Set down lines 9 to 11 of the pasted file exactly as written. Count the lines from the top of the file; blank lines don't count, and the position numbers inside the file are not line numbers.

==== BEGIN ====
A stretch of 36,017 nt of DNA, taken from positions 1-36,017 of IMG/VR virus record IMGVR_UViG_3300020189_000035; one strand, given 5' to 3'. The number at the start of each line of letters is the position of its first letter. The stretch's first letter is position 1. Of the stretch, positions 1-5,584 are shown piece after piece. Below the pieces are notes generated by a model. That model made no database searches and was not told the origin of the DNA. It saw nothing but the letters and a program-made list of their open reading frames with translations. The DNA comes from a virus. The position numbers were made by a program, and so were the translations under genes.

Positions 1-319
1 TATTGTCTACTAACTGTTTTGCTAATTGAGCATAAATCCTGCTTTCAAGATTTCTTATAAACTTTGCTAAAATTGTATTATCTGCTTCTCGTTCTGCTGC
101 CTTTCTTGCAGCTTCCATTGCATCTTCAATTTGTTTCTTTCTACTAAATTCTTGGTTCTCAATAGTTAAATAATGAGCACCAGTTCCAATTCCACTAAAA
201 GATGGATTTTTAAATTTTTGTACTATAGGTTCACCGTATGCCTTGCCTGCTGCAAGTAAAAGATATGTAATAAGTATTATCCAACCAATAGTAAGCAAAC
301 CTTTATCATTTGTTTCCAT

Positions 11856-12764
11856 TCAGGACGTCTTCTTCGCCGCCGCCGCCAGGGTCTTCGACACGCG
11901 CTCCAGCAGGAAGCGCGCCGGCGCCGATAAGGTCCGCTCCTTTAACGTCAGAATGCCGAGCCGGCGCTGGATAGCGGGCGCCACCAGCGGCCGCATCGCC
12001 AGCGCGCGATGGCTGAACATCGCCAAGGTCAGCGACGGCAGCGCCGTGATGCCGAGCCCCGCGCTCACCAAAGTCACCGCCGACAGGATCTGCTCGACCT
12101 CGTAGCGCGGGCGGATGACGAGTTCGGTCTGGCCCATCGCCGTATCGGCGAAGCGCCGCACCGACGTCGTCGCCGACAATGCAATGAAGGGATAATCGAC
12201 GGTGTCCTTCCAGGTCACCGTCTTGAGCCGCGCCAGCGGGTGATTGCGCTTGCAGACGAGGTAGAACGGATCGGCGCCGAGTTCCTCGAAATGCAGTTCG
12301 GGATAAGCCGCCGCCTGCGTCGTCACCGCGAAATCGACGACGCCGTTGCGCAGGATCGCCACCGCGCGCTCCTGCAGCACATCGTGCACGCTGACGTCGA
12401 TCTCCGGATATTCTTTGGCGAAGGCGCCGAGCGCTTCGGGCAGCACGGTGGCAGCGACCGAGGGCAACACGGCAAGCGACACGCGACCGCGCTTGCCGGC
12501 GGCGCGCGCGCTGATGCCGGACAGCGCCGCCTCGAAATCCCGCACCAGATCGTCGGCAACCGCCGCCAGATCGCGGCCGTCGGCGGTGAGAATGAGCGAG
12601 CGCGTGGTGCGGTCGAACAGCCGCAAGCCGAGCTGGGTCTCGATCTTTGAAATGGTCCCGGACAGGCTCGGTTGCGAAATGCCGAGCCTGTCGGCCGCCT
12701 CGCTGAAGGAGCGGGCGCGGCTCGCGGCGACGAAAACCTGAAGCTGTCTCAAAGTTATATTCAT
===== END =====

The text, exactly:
11901 CTCCAGCAGGAAGCGCGCCGGCGCCGATAAGGTCCGCTCCTTTAACGTCAGAATGCCGAGCCGGCGCTGGATAGCGGGCGCCACCAGCGGCCGCATCGCC
12001 AGCGCGCGATGGCTGAACATCGCCAAGGTCAGCGACGGCAGCGCCGTGATGCCGAGCCCCGCGCTCACCAAAGTCACCGCCGACAGGATCTGCTCGACCT
12101 CGTAGCGCGGGCGGATGACGAGTTCGGTCTGGCCCATCGCCGTATCGGCGAAGCGCCGCACCGACGTCGTCGCCGACAATGCAATGAAGGGATAATCGAC